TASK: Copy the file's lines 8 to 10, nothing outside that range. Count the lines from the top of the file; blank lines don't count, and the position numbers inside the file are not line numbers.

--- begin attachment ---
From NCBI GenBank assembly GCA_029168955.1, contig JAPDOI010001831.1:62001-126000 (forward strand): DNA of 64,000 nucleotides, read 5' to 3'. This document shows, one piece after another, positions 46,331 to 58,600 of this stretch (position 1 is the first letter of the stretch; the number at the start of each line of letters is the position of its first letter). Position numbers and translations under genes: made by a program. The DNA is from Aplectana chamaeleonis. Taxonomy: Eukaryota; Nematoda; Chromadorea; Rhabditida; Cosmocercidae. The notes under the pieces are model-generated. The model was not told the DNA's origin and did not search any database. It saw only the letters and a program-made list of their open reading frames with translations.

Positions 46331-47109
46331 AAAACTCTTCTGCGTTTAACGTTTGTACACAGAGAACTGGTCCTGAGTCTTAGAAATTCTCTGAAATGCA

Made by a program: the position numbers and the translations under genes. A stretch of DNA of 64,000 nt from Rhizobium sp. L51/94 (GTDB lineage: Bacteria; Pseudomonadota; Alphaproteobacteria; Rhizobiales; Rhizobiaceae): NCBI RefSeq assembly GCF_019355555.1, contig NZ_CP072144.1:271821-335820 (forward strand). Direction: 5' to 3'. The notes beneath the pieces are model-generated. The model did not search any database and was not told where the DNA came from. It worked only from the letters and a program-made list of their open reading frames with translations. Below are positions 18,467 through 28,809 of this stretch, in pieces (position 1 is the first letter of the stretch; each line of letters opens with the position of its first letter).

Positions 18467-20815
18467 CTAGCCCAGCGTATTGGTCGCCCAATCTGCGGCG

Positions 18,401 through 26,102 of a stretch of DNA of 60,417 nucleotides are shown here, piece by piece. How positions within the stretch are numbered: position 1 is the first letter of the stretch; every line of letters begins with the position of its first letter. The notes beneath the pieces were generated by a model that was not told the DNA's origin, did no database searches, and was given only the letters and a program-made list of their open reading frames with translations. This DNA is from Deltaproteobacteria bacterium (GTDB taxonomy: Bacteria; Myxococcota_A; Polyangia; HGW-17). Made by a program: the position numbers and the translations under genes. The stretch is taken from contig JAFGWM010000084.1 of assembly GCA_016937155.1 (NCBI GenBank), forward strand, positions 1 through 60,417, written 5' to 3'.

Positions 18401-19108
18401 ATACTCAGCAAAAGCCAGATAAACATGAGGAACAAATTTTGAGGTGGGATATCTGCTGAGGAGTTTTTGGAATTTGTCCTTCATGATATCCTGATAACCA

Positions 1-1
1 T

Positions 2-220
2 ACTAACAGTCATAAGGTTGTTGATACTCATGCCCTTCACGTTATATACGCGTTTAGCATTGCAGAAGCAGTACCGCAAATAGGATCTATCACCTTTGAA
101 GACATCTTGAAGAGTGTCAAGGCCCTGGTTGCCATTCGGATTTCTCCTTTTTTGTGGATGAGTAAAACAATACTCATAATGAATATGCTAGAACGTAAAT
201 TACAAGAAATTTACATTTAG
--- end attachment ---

Positions 18401-19108
18401 ATACTCAGCAAAAGCCAGATAAACATGAGGAACAAATTTTGAGGTGGGATATCTGCTGAGGAGTTTTTGGAATTTGTCCTTCATGATATCCTGATAACCA

Positions 1-1